No excuse not to vote — some final thoughts ahead of Election Day
Note: This post was first published on Med City Beat's Facebook page.
Election Day. A chance to be heard. A chance to help decide the direction of our nation.
For all the talk about how the system is “rigged,” consider this: We are fortunate to live in a vibrant democracy, one that has endured for 240 years. This is not an accident. Rather, it is the result of our nation’s commitment to upholding the belief that all citizens — no matter ethnicity, income or social status — have the right to collectively choose their leaders.
Through wars at home and abroad, from the streets of Selma to the battlefields of France, millions of Americans have faced death and persecution fighting for and protecting the right to vote. At this very moment, millions more across the globe are battling discrimination and authoritarianism for the same opportunity.
Therefore, voting is not a privilege; it is a responsibility.
Minnesota has a long history of civic participation. In fact, the state has led the U.S. in voter turnout for the past nine presidential elections. Political scientists attribute the enthusiasm to competitive state elections (although the state has for decades remained solidly blue for presidential elections, state-level offices remain balanced), a relatively affluent and educated population, and a concerted effort of removing barriers for voting.
For example, did you know?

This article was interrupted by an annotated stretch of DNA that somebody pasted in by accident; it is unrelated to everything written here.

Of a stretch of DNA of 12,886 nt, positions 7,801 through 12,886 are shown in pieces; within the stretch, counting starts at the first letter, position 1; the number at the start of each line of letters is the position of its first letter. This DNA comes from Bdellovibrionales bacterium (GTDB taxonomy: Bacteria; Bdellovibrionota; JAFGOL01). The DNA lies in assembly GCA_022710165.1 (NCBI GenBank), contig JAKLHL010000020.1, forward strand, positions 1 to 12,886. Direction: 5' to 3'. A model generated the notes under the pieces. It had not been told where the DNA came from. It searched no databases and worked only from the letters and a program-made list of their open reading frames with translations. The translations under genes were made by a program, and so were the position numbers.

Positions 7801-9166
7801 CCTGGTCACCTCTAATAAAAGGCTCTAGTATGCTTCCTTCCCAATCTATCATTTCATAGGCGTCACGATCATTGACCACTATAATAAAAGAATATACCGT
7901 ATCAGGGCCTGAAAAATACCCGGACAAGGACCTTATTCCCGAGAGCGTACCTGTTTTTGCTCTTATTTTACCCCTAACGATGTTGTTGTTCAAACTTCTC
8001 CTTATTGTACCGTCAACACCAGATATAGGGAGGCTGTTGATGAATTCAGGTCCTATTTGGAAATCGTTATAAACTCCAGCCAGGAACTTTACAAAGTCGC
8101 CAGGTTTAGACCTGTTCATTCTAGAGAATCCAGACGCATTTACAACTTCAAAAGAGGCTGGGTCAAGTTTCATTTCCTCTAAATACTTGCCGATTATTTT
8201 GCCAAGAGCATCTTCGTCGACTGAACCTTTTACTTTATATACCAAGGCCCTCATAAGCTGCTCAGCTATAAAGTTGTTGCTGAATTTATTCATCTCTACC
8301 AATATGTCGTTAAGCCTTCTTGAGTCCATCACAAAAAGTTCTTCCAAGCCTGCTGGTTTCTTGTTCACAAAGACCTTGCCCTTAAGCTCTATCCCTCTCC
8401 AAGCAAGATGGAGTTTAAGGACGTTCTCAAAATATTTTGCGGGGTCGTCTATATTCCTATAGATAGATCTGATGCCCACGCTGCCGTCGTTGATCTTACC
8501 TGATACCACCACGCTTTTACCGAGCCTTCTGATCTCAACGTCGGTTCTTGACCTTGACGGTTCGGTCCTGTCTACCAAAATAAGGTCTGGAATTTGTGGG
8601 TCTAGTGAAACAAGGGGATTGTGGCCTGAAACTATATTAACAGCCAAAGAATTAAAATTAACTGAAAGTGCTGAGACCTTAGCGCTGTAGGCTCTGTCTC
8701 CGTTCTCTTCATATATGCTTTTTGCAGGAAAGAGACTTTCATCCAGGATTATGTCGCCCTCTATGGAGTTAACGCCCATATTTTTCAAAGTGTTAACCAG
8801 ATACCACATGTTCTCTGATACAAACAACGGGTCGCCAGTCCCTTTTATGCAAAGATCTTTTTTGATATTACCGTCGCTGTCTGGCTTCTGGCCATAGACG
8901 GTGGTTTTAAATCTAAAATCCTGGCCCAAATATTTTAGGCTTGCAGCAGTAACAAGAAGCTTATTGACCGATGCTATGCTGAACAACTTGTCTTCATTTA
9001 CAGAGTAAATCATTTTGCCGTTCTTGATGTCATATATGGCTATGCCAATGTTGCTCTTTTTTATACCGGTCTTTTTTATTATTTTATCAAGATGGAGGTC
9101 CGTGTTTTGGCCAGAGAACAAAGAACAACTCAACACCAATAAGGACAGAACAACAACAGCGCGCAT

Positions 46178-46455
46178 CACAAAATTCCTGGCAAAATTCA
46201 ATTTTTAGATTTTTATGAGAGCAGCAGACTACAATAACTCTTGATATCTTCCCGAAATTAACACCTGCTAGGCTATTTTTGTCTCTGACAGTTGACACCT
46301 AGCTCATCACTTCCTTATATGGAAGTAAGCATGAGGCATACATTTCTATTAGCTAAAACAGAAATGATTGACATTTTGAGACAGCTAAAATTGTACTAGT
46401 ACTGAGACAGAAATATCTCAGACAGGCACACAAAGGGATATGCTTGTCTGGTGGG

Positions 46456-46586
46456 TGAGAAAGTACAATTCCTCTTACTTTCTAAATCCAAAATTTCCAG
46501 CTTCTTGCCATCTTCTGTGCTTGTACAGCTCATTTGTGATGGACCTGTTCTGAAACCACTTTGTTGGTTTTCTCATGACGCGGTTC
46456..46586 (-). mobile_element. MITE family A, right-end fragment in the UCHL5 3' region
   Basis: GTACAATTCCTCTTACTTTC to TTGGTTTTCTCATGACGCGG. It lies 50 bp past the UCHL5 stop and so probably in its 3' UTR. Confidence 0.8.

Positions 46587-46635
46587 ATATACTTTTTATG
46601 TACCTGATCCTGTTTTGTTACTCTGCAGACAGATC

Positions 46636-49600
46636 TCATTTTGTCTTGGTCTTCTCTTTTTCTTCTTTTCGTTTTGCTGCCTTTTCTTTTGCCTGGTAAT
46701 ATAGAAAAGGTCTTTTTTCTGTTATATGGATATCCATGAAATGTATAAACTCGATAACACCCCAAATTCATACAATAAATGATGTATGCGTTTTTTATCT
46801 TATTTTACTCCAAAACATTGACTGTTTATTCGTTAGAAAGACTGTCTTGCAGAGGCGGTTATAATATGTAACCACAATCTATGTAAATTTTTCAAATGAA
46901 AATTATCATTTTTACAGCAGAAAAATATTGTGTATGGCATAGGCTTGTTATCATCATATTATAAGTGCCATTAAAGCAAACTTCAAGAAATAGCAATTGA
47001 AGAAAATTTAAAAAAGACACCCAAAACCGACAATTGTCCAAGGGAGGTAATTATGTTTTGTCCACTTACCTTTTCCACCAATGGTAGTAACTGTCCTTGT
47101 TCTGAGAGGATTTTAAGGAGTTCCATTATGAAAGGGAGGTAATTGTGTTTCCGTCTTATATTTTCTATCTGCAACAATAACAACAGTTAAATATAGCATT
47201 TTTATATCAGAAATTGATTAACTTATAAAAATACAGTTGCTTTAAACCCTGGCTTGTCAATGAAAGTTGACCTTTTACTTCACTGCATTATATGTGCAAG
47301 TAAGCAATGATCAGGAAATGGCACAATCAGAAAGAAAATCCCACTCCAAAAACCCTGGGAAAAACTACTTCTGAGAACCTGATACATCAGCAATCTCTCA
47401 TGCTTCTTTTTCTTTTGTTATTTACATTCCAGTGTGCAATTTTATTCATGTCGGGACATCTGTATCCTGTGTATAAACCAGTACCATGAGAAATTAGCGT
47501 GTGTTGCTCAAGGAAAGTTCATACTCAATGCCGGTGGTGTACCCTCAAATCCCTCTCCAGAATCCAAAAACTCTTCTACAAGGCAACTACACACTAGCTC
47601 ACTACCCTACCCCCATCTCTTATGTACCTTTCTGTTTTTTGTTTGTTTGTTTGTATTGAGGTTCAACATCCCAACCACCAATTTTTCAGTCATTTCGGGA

- Minnesota is one of just 13 states, plus the District of Columbia, that allow same-day voter registration. Just show up to your polling place with your photo ID (or another valid form of documentation) and cast your vote.
- You have a right to take time off work to vote without losing your pay, personal leave or vacation time. In other words, your boss must pay you for the time you need to vote, as long as it falls within your scheduled work time. Minnesota is among 22 states that require employers to give employees time off to vote.
- Minnesota has one of the longest early-voting periods in the nation. Additionally, a newly-implemented policy designed to boost voter turnout now allows individuals to cast their votes early without an excuse. According to the Secretary of State’s Office, over 400,000 people have taken advantage of early voting, more than double the 2012 total.
Now, chances are you have already made up your mind on who you would like to see move into 1600 Pennsylvania Avenue. But as you head to the polls Tuesday, don’t ignore the importance of voting local. There is a lot a stake in these elections — from the city council to the state legislature — and some races could be decided by only a few hundred votes.
At the bottom of this page, I have included some links to resources that may be useful for those of you who have not studied the local races or mapped out your polling place. The Med City Beat will be monitoring the key local races Tuesday night into Wednesday morning. Keep an eye on our Facebook feed and website for final results.
Before I let you go, I want to leave you with this final thought. Our country is divided, our politics are nasty and our emotions are running high. But this is not the first time we have witnessed such disdain for each other’s convictions. Our republic has persevered through a revolution, civil war, depression, civil right’s movement and the 9/11 terrorist attacks.
Whether you’re voting for Trump or Clinton, live in the country or the city, identify as liberal or conservative, prefer steak or chicken, it is important to remember that we remain united by many of the same shared values and ideals. At the end of the day, the vast majority of us — on the left and the right — are casting our votes based on what we feel is best for our families, our communities and our country.
Let’s try to remind ourselves of that Wednesday morning.
Local election resources
(Cover graphic: The Med City Beat)